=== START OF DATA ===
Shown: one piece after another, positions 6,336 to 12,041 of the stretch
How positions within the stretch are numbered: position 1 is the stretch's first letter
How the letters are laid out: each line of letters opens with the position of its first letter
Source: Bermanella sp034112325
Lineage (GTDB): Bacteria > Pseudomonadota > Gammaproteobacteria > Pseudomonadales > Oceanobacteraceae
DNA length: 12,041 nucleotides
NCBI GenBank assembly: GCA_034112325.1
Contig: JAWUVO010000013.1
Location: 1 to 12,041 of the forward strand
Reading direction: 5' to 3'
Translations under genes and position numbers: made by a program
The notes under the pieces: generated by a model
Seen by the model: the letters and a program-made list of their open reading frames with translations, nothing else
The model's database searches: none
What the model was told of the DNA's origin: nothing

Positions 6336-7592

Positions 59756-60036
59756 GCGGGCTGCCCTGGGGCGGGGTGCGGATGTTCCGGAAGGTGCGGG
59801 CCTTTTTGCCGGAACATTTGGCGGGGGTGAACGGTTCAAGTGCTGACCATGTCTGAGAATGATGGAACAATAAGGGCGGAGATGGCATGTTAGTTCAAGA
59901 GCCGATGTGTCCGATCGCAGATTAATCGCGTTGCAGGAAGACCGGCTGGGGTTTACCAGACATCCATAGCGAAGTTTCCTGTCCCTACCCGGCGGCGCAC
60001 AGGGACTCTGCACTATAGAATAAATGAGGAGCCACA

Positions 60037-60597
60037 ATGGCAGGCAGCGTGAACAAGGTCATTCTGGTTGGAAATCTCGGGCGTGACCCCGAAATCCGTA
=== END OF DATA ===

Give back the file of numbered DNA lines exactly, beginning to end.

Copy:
Shown: one piece after another, positions 6,336 to 12,041 of the stretch
How positions within the stretch are numbered: position 1 is the stretch's first letter
How the letters are laid out: each line of letters opens with the position of its first letter
Source: Bermanella sp034112325
Lineage (GTDB): Bacteria > Pseudomonadota > Gammaproteobacteria > Pseudomonadales > Oceanobacteraceae
DNA length: 12,041 nucleotides
NCBI GenBank assembly: GCA_034112325.1
Contig: JAWUVO010000013.1
Location: 1 to 12,041 of the forward strand
Reading direction: 5' to 3'
Translations under genes and position numbers: made by a program
The notes under the pieces: generated by a model
Seen by the model: the letters and a program-made list of their open reading frames with translations, nothing else
The model's database searches: none
What the model was told of the DNA's origin: nothing

Positions 6336-7592

Positions 59756-60036
59756 GCGGGCTGCCCTGGGGCGGGGTGCGGATGTTCCGGAAGGTGCGGG
59801 CCTTTTTGCCGGAACATTTGGCGGGGGTGAACGGTTCAAGTGCTGACCATGTCTGAGAATGATGGAACAATAAGGGCGGAGATGGCATGTTAGTTCAAGA
59901 GCCGATGTGTCCGATCGCAGATTAATCGCGTTGCAGGAAGACCGGCTGGGGTTTACCAGACATCCATAGCGAAGTTTCCTGTCCCTACCCGGCGGCGCAC
60001 AGGGACTCTGCACTATAGAATAAATGAGGAGCCACA

Positions 60037-60597
60037 ATGGCAGGCAGCGTGAACAAGGTCATTCTGGTTGGAAATCTCGGGCGTGACCCCGAAATCCGTA